Glossary

Angel Investor
An angel investor is a person who invests in a business venture, providing capital for start-up or expansion. These individuals are looking for a higher rate of return than would be given by more traditional investments (typically 25 percent or more).
 
Assets
cash, accounts receivable, inventory, land, buildings, vehicles, furniture, and other things the company owns are assets. Assets can usually be sold to somebody else. One definition is anything with monetary value that a business owns.

Liabilities
Debts, notes payable, accounts payable, amounts of money owed to be paid back.

Capital (also called equity) 
Ownership, stock, investment, retained earnings.  Actually there’s an iron-clad and never-broken rule of accounting: Assets = Liabilities + Capital.  That means you can subtract liabilities from assets to calculate capital.

Sales:
Exchanging goods or services for money. Most people understand sales already. Technically, the sale happens when the goods or services are delivered, whether or not there is immediate payment.

Cost of Sales (also called Cost of Goods Sold (COGS), Direct Costs, and Unit Costs)
The raw materials and assembly costs, the cost of finished goods that are then resold, the direct cost of delivering the service. This is what the bookstore paid for the book you buy, it’s the gasoline and maintenance costs of a taxi ride, it’s the cost of printing and binding and royalties when a publisher sells a book to a store for resale.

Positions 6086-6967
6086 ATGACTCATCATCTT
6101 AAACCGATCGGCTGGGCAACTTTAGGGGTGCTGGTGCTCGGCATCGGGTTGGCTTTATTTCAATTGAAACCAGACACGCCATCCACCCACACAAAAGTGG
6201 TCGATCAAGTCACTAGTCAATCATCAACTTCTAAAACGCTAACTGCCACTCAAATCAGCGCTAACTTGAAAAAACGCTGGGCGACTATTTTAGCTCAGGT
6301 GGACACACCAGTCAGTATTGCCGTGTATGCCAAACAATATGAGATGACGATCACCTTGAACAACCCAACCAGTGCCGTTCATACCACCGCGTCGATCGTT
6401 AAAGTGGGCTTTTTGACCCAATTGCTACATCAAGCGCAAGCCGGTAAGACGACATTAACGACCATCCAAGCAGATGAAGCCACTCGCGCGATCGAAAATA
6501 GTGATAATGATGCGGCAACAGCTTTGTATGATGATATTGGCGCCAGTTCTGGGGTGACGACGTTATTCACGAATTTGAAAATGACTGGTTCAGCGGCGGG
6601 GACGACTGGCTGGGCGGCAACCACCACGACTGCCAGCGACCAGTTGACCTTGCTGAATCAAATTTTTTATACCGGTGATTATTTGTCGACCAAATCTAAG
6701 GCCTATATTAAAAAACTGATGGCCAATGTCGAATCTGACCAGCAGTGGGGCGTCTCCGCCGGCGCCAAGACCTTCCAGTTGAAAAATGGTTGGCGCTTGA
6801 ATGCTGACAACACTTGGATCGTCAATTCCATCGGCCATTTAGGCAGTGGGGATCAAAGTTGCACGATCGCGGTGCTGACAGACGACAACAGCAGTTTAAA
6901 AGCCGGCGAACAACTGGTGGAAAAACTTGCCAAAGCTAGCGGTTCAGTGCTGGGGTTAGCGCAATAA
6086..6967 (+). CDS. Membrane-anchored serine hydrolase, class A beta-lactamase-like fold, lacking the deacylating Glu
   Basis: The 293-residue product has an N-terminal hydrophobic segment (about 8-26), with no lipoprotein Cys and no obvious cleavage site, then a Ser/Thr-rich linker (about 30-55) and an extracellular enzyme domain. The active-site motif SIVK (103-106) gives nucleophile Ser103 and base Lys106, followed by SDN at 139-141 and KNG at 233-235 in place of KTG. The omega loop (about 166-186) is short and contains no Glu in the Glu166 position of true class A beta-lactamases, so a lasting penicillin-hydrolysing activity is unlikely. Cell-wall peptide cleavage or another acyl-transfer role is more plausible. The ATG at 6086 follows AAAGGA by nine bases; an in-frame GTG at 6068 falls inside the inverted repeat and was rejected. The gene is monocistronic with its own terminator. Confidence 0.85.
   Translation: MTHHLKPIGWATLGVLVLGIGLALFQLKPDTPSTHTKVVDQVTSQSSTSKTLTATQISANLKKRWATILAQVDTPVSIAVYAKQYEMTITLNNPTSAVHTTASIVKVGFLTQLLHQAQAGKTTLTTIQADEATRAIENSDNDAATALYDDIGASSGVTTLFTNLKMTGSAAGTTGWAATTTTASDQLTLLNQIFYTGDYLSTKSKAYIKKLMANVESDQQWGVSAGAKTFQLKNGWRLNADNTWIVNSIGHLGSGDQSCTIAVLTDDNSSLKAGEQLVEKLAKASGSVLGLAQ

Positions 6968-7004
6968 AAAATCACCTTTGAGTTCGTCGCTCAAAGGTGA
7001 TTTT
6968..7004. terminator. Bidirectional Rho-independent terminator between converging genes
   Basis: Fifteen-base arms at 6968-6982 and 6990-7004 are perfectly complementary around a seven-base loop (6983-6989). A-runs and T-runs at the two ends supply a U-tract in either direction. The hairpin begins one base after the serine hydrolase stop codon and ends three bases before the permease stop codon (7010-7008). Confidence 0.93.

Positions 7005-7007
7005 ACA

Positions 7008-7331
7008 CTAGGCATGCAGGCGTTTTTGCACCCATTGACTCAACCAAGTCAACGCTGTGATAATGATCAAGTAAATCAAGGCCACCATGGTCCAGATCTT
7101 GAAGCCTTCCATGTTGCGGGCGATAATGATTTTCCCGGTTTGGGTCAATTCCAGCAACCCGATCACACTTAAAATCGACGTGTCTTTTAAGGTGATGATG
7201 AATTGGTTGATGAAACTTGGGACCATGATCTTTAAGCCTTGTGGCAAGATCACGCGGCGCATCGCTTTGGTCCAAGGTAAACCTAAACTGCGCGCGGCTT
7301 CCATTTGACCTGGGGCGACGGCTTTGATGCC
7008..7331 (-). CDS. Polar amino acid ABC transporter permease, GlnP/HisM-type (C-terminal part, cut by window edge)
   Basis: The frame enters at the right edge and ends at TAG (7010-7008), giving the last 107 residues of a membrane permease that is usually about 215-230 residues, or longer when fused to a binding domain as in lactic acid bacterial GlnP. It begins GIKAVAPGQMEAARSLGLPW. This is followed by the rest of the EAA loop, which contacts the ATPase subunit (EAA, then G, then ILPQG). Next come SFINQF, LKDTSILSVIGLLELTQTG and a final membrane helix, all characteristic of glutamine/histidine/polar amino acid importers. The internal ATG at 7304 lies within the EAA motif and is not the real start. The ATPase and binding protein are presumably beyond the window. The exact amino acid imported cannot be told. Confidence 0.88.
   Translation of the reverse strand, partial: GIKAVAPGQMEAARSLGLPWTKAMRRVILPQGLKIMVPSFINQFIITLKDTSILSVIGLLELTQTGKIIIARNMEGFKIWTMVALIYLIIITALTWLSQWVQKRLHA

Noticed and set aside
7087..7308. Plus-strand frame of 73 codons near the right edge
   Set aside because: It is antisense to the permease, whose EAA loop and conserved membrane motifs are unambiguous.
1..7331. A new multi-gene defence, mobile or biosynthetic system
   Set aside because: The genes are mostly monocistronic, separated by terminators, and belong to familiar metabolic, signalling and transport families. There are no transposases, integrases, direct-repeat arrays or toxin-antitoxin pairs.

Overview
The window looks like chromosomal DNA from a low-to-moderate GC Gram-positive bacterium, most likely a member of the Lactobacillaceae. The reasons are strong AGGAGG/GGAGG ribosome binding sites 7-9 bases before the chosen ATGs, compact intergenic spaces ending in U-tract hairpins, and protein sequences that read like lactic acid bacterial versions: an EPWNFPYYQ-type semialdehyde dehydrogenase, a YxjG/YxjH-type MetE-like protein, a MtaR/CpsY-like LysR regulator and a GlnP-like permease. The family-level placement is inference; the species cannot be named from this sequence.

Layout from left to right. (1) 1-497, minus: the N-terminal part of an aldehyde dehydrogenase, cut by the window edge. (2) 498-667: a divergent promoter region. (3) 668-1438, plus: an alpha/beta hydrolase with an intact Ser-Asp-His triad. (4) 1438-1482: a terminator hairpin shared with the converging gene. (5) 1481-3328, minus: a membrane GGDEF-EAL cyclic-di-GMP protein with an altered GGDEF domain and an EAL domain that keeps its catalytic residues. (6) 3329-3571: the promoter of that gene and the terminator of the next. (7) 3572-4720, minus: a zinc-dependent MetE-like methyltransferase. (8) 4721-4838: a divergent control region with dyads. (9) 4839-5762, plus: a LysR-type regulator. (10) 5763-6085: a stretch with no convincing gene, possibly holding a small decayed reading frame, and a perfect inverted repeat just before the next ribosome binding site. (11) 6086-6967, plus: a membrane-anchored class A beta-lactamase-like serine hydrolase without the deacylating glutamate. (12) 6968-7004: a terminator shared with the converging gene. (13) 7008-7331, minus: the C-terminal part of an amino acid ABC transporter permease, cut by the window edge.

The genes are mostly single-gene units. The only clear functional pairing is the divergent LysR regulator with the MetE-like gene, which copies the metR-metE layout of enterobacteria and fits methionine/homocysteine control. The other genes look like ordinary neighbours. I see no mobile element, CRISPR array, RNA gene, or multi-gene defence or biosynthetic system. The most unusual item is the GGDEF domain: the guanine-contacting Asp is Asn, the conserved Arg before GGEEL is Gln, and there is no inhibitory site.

Expenses (usually called operating expenses)
Office rent, administrative and marketing and development payroll, telephone bills, Internet access, all those things a business pays for but doesn’t resell.  Tax and interest are also expenses.

Profits (also called Income)
Sales less cost of sales less expenses. 

Equity
Ownership interest in a corporation in the form of common stock or preferred stock.

Initial Public Offering (IPO) – The first sale of stock by a company to the public.

Fixed Asset
A long-term, tangible asset held for business use and not expected to be converted to cash in the current or upcoming fiscal year, such as manufacturing equipment, real estate, and furniture.